Canada’, but went on to put words into the mouth of poor Mr.
Abeykoon: ‘He was held by Immigration and Emigration authorities at
the airport on charges of aiding and abetting terrorism while working
against the interests of Sri Lanka.’ The related Defence Ministry web
site was strangely silent or had on second thoughts taken down its
posting. It is clear where the action came from.
To begin, we set the record straight. Far from being a supporter of
the LTTE, Bob Rae played an important role in helping Tamil
dissidents in Canada to find their voice. It was owing to active
moral support from people like him, that the LTTE’s monopoly over the
lives of Tamils in Toronto began to crack in 2004. In December 2004
he chaired a Human Rights Watch meeting in Toronto launching a report
looking into the LTTE’s recruitment of children. It was his
commitment to Tamil children that led him to take a strong stand on
the child soldier issue even as pro-LTTE activists attempted to
disrupt the meeting.
Bob Rae’s commitment to Tamil dissent and a united Sri Lanka is clear
from his participation at a memorial meeting in London, UK in March
2007 for his friend and colleague Kethesh Loganathan, who was
labelled a “traitor” and assassinated by the LTTE. Kethesh
Loganathan, a long-time activist, spent the last months of his life
working in the Government’s Peace Secretariat to take forward the
political process. In his keynote address, Bob Rae stated: “This has
been the central question in Sri Lankan politics for the entire 20th
century. How to create a country that reflects pluralism, that
reflects diversity, that reflects the differences, that reflects the
collective personalities of Tamils, of Hill Country Tamils, of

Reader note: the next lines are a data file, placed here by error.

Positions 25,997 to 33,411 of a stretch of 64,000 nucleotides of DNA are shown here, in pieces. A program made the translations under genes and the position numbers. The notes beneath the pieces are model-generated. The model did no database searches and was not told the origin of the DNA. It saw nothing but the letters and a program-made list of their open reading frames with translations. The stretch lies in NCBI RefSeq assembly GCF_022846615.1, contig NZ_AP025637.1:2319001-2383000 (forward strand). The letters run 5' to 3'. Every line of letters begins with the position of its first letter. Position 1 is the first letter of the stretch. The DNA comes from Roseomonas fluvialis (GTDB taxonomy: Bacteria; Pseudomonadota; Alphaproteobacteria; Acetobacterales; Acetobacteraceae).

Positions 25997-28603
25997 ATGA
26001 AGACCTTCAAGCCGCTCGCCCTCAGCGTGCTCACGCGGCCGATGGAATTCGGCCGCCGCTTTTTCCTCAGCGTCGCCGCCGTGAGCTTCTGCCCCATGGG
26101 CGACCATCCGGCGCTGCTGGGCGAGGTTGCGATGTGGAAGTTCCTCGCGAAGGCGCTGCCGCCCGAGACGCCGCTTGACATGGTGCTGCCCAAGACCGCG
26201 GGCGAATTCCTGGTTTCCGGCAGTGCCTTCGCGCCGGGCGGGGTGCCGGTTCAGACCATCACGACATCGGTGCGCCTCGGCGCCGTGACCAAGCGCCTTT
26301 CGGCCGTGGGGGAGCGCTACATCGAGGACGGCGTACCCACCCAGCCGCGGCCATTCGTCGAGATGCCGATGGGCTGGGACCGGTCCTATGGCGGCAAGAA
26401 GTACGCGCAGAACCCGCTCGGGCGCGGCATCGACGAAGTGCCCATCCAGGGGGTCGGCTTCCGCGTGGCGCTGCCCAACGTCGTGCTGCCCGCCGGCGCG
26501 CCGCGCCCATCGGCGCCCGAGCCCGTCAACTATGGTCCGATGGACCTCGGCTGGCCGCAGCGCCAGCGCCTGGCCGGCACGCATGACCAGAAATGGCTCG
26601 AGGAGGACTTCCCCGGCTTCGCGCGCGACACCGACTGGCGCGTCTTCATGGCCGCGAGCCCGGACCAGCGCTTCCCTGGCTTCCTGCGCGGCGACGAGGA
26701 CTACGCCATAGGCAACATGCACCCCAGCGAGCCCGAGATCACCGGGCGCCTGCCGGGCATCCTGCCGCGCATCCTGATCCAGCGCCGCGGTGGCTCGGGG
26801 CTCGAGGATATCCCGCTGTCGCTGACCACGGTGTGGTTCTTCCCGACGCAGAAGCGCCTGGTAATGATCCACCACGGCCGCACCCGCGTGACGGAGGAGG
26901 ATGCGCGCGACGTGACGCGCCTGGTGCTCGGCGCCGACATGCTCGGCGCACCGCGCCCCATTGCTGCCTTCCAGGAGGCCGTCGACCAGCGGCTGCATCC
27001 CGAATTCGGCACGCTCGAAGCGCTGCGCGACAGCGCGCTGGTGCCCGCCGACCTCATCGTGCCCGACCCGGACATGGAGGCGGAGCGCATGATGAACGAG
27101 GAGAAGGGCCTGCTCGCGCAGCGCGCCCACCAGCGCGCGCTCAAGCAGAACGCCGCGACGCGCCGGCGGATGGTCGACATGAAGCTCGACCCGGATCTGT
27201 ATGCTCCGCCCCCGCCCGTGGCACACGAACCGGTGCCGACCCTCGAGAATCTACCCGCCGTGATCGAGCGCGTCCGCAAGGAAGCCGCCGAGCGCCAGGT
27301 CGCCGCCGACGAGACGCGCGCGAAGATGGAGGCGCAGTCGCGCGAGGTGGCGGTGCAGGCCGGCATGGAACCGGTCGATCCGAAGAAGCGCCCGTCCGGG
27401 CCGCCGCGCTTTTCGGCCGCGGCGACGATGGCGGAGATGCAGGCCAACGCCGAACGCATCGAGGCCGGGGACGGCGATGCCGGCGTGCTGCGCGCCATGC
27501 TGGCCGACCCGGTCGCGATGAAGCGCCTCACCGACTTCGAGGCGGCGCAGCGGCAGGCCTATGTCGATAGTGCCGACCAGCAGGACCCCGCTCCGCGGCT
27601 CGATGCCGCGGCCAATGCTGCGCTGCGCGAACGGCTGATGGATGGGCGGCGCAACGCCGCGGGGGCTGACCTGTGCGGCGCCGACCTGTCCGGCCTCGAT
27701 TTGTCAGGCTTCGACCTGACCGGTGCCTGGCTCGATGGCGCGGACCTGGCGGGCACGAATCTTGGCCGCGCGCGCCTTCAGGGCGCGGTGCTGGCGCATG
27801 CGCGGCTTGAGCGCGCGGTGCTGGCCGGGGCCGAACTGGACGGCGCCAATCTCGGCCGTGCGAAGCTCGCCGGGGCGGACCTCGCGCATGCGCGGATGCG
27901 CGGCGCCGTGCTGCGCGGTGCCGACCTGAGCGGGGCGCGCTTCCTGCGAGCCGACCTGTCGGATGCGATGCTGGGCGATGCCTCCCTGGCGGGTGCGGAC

Muslims, of Sinhalese. And that gets rid of this pathology of an
excessive nationalism which never recognises the dignity and the
difference and the personality of the other.”
Bob Rae was firmly on the side of human rights, a committed opponent
of violations by the LTTE and its conscription of children. Like most
Tamil dissidents and many enlightened Sinhalese he supported a
federal political settlement in Lanka and at no time supported
separatism in Lanka.
It is a sad comment of the section of the elite in Lanka close to the
President, that once the Government started on a no-holds-barred
military course, they became nervous about any criticism of
violations by the government forces and by minions of the Defence
Ministry. Any criticism was branded as support for terrorism and
hence for the LTTE. This was the route by which Bob Rae is being
labelled a Tiger supporter in the minds of this clique.
The quality of intelligence on which the Defence Ministry deemed Bob
Rae an LTTE supporter raises a very fundamental question. Beginning
with the killing of five students on the Trincomalee sea front in
January 2006 through the thousands of extra-judicial murders over
which the Defence Ministry presided were based on the premise that
the victims were LTTE supporters. These were heinous acts based on
the intelligence of paranoid minds. They cry out for a thorough
investigation that will never come from the Sri Lankan Police.
For the Press too there are some fundamental questions. This
government has assaulted, threatened and killed persons in the media
who refused to feed off its trough. It is hard for anyone to work
under these conditions and keep their sanity. They know there would
always be the next incident where a tragedy would befall a journalist
whose understanding of patriotism does not conform to the norms set
by those in the top rungs of the Defence Ministry. They must
constantly worry about crossing the line unawares. Playing safe